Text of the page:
NCUAs McKechnie to move on

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ALEXANDRIA, Va. (12/28/10)--National Credit Union Administration (NCUA) Director of Public and Congressional Affairs John McKechnie last week announced his pending departure from the agency, a move that could be completed as soon as next month. McKechnie moved to the NCUA from the Credit Union National Association, where he served as senior vice president of government affairs, in 2006. In his Wednesday announcement, McKechnie said that his NCUA tenure has been “terrifically exciting, challenging, stressful and, in the final analysis, very professionally rewarding.” He has not announced what his next career move will be. “This experience was akin to a graduate education, although the diploma might have to reflect several disciplines, notably law, finance, public administration, history, and psychology,” he added. McKechnie thanked NCUA staff, as well as former NCUA leaders JoAnn Johnson and Michael Fryzel and current NCUA Chairman Debbie Matz.

CU director fin-lit rules kick in next month NCUA

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WASHINGTON (12/28/10)--National Credit Union Administration (NCUA) rules that require federal credit union directors to have or gain an understanding of "basic finance and accounting practices” will come into effect on Jan. 27, the agency has said. The NCUA earlier this month introduced and approved a proposal that requires credit union directors to not only carry out their duties in good faith, but also have or gain an understanding of "basic finance and accounting practices." According to the NCUA, federal credit union directors who are added or elected before the Jan. 27 effective date must comply with the financial literacy requirements by July 27. The NCUA said that directors who are not yet well-versed in financial terminology or have not yet received financial literacy training should do so in 2011, the NCUA said. Directors who join credit unions after Jan. 1 must comply with the financial literacy standards within six months of their join date. The NCUA said that it will offer training via a workshop provided through its Office of Small Credit Union Initiatives. Just last week, the Credit Union National Association (CUNA) announced that it is offering a Board Financial Literacy Certificate in response to the new NCUA board financial literacy requirements. For the NCUA release and a link to CUNA’s Board Financial Literacy Certificate program, use the resource links.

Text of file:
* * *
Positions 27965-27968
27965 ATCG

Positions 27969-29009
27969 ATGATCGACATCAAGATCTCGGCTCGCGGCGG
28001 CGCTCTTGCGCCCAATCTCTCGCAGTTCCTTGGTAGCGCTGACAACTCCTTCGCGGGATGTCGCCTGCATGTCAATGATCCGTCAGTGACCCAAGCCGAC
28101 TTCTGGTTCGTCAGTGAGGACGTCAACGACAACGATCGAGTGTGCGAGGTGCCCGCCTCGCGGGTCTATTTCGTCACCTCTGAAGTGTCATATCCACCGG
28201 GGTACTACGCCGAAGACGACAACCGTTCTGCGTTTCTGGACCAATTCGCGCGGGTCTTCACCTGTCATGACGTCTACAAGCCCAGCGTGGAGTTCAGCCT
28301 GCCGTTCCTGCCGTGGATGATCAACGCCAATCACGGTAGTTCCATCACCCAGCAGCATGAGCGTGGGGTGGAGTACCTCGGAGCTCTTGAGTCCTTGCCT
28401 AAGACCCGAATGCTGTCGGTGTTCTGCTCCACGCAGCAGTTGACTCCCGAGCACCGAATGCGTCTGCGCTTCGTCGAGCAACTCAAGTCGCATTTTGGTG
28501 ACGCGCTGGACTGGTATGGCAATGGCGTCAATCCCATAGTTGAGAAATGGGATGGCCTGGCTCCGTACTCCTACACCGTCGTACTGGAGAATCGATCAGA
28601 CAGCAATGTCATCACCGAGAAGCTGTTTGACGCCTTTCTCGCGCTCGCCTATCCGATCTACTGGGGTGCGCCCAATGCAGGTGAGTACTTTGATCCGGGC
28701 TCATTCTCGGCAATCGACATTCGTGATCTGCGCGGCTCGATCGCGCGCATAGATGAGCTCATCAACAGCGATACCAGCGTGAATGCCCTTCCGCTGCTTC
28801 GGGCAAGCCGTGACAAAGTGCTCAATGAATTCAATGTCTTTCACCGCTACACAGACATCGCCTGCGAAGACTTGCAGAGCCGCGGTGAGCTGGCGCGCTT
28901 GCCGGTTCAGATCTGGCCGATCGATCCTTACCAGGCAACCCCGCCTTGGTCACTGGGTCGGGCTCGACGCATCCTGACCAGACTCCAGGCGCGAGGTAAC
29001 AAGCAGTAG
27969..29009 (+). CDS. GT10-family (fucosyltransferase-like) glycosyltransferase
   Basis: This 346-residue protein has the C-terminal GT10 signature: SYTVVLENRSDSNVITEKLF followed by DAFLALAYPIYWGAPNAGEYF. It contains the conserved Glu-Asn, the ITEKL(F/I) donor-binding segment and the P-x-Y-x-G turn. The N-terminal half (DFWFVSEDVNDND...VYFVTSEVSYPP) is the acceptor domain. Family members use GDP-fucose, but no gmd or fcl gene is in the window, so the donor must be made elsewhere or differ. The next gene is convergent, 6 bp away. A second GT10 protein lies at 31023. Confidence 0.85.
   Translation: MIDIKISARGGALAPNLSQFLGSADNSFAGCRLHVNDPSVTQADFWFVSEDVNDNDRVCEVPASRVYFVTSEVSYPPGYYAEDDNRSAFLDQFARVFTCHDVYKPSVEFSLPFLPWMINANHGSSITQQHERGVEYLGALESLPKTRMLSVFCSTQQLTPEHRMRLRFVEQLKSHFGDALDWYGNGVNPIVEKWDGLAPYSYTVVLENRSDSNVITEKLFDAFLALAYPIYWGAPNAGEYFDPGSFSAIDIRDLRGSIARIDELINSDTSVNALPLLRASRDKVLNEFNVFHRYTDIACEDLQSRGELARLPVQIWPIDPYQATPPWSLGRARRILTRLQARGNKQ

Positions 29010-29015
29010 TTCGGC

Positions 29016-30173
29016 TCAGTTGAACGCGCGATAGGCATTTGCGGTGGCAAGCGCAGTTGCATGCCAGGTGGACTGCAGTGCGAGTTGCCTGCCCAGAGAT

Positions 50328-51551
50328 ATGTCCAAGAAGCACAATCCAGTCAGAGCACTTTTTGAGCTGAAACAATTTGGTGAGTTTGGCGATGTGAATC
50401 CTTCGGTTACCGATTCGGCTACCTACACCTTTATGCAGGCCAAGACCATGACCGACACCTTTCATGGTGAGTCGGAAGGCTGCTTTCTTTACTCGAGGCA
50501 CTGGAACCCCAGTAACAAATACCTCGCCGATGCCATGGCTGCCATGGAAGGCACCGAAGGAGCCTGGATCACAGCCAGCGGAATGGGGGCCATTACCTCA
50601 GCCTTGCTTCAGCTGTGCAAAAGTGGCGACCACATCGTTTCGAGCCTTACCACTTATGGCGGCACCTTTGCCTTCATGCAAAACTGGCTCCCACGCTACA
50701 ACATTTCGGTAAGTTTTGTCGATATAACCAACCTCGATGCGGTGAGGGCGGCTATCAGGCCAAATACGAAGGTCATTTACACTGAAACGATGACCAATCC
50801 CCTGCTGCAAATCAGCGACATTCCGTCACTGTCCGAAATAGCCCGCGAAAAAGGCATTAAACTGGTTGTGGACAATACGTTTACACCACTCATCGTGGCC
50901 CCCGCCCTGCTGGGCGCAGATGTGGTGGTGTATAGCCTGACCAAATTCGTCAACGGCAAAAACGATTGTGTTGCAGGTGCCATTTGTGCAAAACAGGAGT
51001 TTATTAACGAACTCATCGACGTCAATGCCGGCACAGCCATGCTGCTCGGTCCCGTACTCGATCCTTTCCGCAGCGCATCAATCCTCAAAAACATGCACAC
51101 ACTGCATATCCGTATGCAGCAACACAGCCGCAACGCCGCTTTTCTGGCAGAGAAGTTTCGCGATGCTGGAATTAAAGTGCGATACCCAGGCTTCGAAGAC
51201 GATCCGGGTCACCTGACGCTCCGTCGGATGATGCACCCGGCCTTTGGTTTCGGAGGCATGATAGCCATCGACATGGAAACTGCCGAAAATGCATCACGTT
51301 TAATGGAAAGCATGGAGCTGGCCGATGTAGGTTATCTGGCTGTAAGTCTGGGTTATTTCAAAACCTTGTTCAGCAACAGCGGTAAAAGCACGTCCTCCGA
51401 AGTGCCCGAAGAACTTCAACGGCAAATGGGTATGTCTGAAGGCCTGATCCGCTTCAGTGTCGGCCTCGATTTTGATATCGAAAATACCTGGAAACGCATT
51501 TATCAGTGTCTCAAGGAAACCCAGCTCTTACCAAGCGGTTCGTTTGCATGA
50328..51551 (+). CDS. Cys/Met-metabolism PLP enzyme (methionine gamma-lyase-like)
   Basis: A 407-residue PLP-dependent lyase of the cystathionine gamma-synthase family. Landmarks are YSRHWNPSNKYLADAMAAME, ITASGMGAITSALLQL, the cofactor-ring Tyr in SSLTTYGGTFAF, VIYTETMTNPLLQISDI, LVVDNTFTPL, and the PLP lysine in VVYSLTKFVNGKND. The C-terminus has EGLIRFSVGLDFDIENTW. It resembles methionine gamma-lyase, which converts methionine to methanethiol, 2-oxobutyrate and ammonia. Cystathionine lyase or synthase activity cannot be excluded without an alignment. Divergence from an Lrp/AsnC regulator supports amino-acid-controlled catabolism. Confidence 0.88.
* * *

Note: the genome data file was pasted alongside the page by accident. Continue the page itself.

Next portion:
CUNA Fed credit insurance disclosures may mislead consumers

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WASHINGTON (12/28/10)--The Credit Union National Association (CUNA), in a comment letter to the Federal Reserve filed Dec. 22, urged the Fed in the strongest terms to revise and improve proposed disclosures for credit protection products that, if adopted, “will be misleading to consumers and flow from faulty assumptions about credit insurance.” The proposed disclosures were issued for comments by the Fed in September as part of a comprehensive proposal on home secured credit. CUNA in the letter said that the Fed should not adopt the credit protection product proposal in its current form. CUNA and CUNA Mutual Group met with the Fed to discuss these disclosures earlier this month, and previously had raised serious concerns about the proposed disclosures, saying that they go well beyond insuring that consumers are informed about these products. Instead, CUNA said, the disclosures cast these products in a negative light and strongly discourage consumers from purchasing them. These concerns were stressed in the comment letter. In the letter, CUNA Deputy General Counsel Mary Dunn emphasized that “credit unions support fair and accurate disclosures that inform consumer about the terms of credit protection products.” However, she stated that credit protection products provided by credit unions “provide meaningful benefits to members,” including those who would not otherwise have access to such protection. She also noted that the products protect credit union from potential charge offs and loan losses. “In many instances, the proposed language is ambiguous, incomplete and fails to fully inform consumers about the features of credit protection products,” Dunn said. “We urge the board to revise dramatically the disclosure requirements for credit protection products so that compliance will not result in a death sentence to these products.” CUNA’s 14-page letter also addresses the proposal’s treatment of interest rates for variable-rate home equity lines of credit, principal prepayments, and adjustable-rate mortgage and refinancing disclosures. Fee disclosures, The Secure and Fair Enforcement for Mortgage Licensing (SAFE) Act, and other issues are also covered in the comment letter. For the full comment letter, use the resource link.